Internal Consistency In Video Games

In another one of their "analysis" editorials, Gamasutra examines the importance of internal consistency when a developer is creating a sequel-heavy video game franchise. BioWare's Mass Effect series is referenced as an example:
The Codex, Mass Effect's version of an encyclopedia or story bible, explains that the weapons originally used incredibly small slivers of mass and fired them so quickly that, in effect, they could never run out of ammo. Imagine each atom as a projective and then sticking a small hunk of metal into a weapon to act as the source of atoms and you get the idea from there.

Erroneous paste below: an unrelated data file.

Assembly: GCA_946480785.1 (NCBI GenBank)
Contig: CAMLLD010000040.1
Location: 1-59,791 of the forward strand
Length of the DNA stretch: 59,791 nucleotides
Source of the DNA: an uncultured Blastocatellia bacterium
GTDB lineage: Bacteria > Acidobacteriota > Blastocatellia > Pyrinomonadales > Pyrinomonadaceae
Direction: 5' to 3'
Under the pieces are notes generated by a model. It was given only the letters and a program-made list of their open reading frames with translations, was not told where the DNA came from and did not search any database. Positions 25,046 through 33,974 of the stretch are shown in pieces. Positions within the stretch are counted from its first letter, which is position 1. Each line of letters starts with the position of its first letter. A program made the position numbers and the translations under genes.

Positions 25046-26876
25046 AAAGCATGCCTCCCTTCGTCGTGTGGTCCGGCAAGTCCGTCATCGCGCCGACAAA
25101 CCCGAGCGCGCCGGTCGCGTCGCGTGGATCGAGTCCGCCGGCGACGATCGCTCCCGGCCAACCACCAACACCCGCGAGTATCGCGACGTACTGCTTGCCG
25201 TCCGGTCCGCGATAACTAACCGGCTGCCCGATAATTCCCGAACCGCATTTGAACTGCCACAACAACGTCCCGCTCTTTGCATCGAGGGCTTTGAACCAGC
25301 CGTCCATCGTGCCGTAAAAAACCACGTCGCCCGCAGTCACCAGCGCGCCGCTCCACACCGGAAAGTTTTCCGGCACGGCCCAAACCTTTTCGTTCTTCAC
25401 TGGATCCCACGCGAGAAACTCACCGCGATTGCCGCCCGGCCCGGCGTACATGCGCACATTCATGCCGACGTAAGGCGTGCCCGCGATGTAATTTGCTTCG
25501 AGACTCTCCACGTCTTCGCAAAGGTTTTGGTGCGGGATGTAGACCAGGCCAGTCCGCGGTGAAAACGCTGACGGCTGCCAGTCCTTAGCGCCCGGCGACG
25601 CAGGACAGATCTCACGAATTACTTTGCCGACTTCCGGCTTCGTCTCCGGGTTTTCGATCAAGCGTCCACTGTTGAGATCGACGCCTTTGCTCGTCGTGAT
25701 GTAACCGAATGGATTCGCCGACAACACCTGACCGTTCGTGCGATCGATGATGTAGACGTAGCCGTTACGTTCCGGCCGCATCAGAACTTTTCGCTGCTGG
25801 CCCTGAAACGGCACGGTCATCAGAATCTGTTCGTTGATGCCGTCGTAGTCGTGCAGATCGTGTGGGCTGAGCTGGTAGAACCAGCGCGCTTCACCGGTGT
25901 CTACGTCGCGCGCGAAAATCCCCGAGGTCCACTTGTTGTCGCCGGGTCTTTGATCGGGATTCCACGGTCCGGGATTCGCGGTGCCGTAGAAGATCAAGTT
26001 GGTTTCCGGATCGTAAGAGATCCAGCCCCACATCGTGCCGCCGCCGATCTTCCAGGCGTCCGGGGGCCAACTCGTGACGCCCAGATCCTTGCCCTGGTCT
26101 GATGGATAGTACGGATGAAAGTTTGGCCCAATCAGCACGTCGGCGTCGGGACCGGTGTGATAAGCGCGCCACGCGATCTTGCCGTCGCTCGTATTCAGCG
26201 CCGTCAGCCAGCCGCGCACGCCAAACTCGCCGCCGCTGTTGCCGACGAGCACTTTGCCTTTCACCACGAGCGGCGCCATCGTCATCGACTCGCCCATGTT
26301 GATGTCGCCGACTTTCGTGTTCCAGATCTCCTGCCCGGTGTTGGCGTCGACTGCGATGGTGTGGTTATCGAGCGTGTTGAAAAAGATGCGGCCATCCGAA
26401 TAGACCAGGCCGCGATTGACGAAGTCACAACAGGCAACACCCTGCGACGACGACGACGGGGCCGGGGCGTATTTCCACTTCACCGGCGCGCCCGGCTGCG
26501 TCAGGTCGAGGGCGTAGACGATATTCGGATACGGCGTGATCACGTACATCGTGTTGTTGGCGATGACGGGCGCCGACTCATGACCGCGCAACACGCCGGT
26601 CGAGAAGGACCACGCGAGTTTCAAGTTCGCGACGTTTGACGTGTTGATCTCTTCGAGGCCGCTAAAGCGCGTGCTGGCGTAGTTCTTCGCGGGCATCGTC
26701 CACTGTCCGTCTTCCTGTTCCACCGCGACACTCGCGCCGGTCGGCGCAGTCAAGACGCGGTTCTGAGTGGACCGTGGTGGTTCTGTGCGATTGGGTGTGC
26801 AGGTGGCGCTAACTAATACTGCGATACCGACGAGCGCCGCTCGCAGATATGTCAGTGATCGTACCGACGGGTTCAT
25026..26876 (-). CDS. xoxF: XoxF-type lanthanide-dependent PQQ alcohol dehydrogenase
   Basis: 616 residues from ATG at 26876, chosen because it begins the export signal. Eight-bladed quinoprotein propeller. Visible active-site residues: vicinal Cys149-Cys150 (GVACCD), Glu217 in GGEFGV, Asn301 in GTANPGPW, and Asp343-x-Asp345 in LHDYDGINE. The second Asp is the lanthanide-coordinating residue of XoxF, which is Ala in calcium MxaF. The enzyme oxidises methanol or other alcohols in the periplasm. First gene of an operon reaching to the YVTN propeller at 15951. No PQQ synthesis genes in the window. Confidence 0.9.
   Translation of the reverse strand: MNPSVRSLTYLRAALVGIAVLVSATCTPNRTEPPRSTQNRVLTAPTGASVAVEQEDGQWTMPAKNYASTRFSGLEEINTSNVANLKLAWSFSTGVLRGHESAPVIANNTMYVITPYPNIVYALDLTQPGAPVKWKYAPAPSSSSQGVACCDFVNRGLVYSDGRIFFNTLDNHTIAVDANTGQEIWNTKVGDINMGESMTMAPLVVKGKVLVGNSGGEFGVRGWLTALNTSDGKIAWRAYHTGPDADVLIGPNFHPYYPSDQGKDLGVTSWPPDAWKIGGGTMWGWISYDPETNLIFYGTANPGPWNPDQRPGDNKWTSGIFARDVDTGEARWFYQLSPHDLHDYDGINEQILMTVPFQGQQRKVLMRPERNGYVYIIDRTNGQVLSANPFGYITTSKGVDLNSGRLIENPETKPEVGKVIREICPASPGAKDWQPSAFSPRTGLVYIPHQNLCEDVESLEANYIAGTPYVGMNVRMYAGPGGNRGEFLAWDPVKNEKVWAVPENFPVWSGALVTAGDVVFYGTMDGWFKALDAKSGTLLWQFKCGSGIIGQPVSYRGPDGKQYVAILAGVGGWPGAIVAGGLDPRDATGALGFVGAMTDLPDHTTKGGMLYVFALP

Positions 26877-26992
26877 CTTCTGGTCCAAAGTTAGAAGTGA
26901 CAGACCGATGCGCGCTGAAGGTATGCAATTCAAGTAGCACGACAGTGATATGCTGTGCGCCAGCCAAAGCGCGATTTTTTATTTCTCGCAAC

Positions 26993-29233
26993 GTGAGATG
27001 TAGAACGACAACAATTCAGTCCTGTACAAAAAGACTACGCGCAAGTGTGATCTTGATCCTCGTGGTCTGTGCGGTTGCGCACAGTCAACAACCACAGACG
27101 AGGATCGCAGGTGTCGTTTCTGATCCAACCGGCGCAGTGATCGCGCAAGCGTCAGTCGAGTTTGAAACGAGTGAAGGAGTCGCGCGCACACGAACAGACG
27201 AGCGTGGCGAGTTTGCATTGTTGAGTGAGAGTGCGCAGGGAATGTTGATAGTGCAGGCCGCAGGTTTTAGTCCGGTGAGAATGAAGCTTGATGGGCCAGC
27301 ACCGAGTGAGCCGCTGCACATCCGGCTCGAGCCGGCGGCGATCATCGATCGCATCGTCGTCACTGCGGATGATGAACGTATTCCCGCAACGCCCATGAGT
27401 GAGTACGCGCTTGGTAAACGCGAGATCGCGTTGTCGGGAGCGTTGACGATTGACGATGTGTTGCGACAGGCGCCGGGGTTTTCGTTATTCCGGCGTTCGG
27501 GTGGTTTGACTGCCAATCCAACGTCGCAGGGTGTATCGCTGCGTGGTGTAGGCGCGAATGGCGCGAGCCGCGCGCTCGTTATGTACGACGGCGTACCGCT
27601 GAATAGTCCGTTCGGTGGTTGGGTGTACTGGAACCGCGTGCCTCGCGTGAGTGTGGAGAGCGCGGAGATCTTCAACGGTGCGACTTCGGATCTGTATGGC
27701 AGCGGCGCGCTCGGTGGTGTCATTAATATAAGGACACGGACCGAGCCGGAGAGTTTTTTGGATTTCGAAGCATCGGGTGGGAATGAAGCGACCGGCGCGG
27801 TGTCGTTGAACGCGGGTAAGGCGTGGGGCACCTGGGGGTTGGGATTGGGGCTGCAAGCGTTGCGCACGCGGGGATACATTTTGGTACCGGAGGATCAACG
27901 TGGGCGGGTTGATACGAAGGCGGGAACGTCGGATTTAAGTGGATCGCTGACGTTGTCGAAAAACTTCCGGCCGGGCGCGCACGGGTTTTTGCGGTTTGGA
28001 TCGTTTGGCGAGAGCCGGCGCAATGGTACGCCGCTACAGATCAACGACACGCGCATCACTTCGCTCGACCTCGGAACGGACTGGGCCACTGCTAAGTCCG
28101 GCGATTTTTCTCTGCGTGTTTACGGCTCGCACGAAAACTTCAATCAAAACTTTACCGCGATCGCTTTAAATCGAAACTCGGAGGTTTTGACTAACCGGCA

Essentially, this eliminated the need for ammo of any kind. Instead, the gun would slowly overheat and require you to pause to let it cool before you could fire again.

Apparently, this was chalked up to a bad design decision or was simply considered not as cohesive once other changes were implemented during the interim between the two games. Limited ammo returned but in a fashion that, when explained, makes perfect sense.

You see, the Geth had been using removable heat sinks to get around that pesky need to cool the guns. The player isn't gathering ammo in the game but new heat sinks that were designed to mimic the Geth's technology. This provides a nice solid explanation in the lore while also allowing for the gameplay illusion of scarcity.

In fact, the Mass Effect franchise tends to handle this kind of thing very well. The same can't be said for all BioWare franchises, unfortunately.